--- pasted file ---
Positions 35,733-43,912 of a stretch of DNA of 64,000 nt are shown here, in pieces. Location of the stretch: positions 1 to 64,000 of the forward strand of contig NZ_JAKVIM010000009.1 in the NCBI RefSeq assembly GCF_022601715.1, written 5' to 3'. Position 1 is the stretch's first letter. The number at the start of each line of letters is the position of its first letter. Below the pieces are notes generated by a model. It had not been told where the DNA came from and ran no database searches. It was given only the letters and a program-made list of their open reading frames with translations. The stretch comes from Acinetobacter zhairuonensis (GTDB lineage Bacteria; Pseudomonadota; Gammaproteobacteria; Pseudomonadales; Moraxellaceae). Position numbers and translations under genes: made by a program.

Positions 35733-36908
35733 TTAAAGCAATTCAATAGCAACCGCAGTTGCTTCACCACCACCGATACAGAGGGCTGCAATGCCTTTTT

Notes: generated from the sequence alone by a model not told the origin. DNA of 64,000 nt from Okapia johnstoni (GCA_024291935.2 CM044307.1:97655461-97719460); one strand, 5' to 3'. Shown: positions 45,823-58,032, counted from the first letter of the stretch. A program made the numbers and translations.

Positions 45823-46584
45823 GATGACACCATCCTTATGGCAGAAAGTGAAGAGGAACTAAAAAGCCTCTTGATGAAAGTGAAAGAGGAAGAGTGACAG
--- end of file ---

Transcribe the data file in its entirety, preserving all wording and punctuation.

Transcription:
Positions 35,733-43,912 of a stretch of DNA of 64,000 nt are shown here, in pieces. Location of the stretch: positions 1 to 64,000 of the forward strand of contig NZ_JAKVIM010000009.1 in the NCBI RefSeq assembly GCF_022601715.1, written 5' to 3'. Position 1 is the stretch's first letter. The number at the start of each line of letters is the position of its first letter. Below the pieces are notes generated by a model. It had not been told where the DNA came from and ran no database searches. It was given only the letters and a program-made list of their open reading frames with translations. The stretch comes from Acinetobacter zhairuonensis (GTDB lineage Bacteria; Pseudomonadota; Gammaproteobacteria; Pseudomonadales; Moraxellaceae). Position numbers and translations under genes: made by a program.

Positions 35733-36908
35733 TTAAAGCAATTCAATAGCAACCGCAGTTGCTTCACCACCACCGATACAGAGGGCTGCAATGCCTTTTT

Notes: generated from the sequence alone by a model not told the origin. DNA of 64,000 nt from Okapia johnstoni (GCA_024291935.2 CM044307.1:97655461-97719460); one strand, 5' to 3'. Shown: positions 45,823-58,032, counted from the first letter of the stretch. A program made the numbers and translations.

Positions 45823-46584
45823 GATGACACCATCCTTATGGCAGAAAGTGAAGAGGAACTAAAAAGCCTCTTGATGAAAGTGAAAGAGGAAGAGTGACAG